In the glory days of newspapers I would often be able to spend half a day, sometimes a whole day, with a journalist interviewing and photographing interesting people with great stories to tell. The subsequent article and my pictures would be spread over a couple of broadsheet pages and would be read by people enjoying a bacon sandwich and a cup of tea on a Sunday morning. I loved meeting those people. It was a privilege to hear what they had to say and allow me to click away with my camera. With a few exceptions, most newspapers have become little more than a printed version of FaceCrack and those features are a distant memory. With that in mind, my very dear friend and former colleague Ellis Butcher decided we would do a little feature for old times sake. We visited ‘The man who lives on a boat’ a couple of times and we loved every minute. The following words are by Ellis Butcher who now writes for a superb local newspaper in Scotland, The Oban Times.
Beached Street: North West England. A far corner of a lonely grey coast. Sand collects in the corners of lifeless windowsills and backyard doors creak on rusted hinges. A place of coal bunkers still in use, and outdoors privies converted into fancy bike sheds. Cut through the ramshackle allotments with its warbling chicken coops. Head past the shredded Union Jack flags ripped apart by winter gales. Find a hidden path through the sand dunes and the spiky Spartina grass. Keep walking and there – somewhere between somewhere and nowhere – amid the rippling rock pools you will find it. A 72ft ‘Mersey Flat’ barge. Stuck in the mud, stranded for 20 years.
The Man Who Lives On a Boat shares this darkened home of oil lamps, stopped clocks, and steamed-up barometers with a couple of soot-stained pussy cats whose birthdays he remembers. His large wolf-like White Alsation has a keen ear for footsteps through the rockpools and as we approach it ruffs a warning WUFF, WUFF. The Man Who Lives On A Boat heaves himself out of his grotty bunk bed. The sound of heavy boots on deck and the rustle of salt-scaled waterproof trousers. The lid of the beached barge pops open and he greets us with a phlegmy cackle: ‘I was just having a kip.’
He is happy here. No cars, no phones, no internet. When the tide’s out, he makes a bee-line for his provisions. Fish n Chips. Pork pies. Quavers crisps and back bacon. Chilled bottles of cheap plonk from the bottom shelf of the corner shop. ‘I keep topping mesell up with this stuff,’ he says, nodding at his drink. ‘It’s a preservative.’ The cats used to get sea sick when the tide came in but have now got their sea-legs. This flat-bottomed cargo barge is sailing nowhere – securely anchored to the mudbank. With him at the helm, it used to chuff up and down the Menai Strait, a 16-mile corridor separating mainland Wales from the Isle of Anglesey. Younger then, taller then, his spine straight. A fat-fisted river man. The ubiquitous bloke at the end-of-the-bar in the dockside boozers. Handy with his hands, quick with his wit and a devil with the women. Hails from ‘Blundellsands, Crosby. Borough of Sefton. North of Bootle, south of Southport.’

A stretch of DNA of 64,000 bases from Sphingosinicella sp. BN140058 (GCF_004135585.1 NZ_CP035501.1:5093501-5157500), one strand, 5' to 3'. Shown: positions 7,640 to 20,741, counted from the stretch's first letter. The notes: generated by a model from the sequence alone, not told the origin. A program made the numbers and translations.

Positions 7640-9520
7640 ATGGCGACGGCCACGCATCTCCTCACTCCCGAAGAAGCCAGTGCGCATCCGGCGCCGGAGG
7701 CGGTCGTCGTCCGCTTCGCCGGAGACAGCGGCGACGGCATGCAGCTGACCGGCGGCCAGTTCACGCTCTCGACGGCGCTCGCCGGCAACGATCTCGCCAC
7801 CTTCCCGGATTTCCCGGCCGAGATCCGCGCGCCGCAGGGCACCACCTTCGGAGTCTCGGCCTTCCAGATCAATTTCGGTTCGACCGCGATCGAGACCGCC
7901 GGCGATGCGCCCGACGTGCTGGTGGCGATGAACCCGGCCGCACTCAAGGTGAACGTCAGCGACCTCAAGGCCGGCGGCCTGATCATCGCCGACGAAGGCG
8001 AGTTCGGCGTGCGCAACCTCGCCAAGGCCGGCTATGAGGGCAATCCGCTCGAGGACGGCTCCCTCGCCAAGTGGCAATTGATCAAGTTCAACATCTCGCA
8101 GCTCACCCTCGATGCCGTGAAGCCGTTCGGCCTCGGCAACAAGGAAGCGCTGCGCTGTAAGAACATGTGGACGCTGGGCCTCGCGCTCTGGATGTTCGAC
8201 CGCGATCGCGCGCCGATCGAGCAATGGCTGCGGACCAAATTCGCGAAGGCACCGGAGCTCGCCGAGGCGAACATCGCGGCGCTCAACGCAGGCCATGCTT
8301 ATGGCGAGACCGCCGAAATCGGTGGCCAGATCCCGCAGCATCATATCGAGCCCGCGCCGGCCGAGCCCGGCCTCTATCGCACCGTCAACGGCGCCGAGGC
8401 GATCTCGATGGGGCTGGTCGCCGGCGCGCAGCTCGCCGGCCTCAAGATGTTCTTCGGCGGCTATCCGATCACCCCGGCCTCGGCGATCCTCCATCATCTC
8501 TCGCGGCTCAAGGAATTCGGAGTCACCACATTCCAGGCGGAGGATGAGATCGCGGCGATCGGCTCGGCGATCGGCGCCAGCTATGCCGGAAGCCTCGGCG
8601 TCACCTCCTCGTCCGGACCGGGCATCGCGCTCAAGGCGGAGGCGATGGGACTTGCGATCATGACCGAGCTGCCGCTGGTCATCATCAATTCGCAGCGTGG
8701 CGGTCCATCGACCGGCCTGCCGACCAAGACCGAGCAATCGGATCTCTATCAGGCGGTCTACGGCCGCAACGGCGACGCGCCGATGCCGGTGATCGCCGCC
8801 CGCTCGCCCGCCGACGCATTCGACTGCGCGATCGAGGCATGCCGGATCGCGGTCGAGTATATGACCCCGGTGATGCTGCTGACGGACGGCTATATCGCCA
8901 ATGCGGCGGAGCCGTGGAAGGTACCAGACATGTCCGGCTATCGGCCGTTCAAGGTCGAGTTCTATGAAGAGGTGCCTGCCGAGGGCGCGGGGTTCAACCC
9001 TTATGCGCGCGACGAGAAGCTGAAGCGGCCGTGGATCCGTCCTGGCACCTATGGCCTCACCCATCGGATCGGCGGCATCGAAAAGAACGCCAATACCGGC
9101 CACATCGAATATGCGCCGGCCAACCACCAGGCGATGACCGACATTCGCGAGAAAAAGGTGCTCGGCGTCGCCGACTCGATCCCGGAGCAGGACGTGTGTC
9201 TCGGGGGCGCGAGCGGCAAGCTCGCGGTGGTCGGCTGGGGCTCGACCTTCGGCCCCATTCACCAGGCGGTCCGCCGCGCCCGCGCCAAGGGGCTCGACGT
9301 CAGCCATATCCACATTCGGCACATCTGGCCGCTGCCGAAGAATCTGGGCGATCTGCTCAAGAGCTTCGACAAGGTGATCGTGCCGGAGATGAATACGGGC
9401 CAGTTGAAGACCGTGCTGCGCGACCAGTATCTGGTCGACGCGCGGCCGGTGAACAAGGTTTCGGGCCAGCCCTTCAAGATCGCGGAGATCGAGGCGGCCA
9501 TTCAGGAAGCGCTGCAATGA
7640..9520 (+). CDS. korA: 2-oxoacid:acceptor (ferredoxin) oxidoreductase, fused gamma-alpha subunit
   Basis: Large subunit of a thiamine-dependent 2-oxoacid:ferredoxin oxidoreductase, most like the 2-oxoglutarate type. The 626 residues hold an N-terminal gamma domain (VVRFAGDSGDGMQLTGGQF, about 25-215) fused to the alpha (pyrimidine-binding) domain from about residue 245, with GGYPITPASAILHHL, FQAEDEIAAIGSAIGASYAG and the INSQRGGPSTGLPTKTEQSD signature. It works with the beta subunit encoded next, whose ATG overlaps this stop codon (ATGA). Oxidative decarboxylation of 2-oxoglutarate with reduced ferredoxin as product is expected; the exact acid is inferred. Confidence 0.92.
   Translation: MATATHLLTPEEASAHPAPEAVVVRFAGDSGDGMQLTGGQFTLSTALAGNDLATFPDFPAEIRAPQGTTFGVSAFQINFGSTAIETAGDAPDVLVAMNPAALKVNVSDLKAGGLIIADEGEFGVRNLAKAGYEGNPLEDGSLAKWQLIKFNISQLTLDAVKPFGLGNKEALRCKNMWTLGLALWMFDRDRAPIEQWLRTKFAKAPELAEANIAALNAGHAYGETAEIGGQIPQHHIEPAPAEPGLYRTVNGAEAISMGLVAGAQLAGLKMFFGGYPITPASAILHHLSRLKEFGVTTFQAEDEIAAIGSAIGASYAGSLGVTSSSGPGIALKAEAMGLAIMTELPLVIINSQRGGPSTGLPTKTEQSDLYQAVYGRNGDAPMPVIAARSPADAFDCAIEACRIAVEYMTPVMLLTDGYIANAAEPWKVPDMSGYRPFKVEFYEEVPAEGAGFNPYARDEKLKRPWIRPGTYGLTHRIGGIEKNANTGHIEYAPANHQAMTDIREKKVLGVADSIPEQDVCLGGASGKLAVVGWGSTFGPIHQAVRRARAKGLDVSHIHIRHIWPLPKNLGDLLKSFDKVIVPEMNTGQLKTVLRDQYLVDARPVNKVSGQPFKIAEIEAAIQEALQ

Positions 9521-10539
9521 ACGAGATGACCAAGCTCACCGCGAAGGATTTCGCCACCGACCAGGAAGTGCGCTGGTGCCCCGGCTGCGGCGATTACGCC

Coal from Liverpool, Pig Iron from Furness, Welsh slate and steel. He captained it as far north as Glasgow and as far south as Fishguard, Wales. A clever fella, a maintenance engineer. Faded certificates of past accomplishments line his walls. The odd crinkled photo of sweethearts who abandoned ship long ago. His was a life of fixing things. Making do. Pistons. Cylinder heads. Hand cranking engines. ‘If you look around this boat, I am stuck somewhere around 1950,’ he admits. ‘It’s not deliberate. It’s just what I can get – cheap stuff. I’ve never bought new. It’s got to be second hand.’ He reckons he could build a Sopwith Camel out of plywood. But the tide went out on ‘old farts’ like him, he says. There’s always a cost cutter in the corporate world looking for a saving, an ‘efficiency’ a new way to reinvent the wheel. The Man Who Lives On A Boat strikes me as a complex cuckoo clock in a time of smart watches. The knowledge all in his head, not on Google. ‘That’s it, this is the last one, all gone now. I’m afraid.’
And it’s not clear to us if he means the boat or men like him.
Months later, we head back to the Man Who Lives On A Boat to give him prints of the photographs. He thumbed through them, impatiently. ‘Old git! Old git! Old git! Old git! Have you not got any that make me look f*****g young?’ he demands sarcastically. His eyes linger on one shot. ‘F*****g hell. That’s terrible that. F*****g ancient on that one. Jesus Christ. I look like one of those bodies they used to leave out in the desert for a thousand years and their skin used to go like leather.’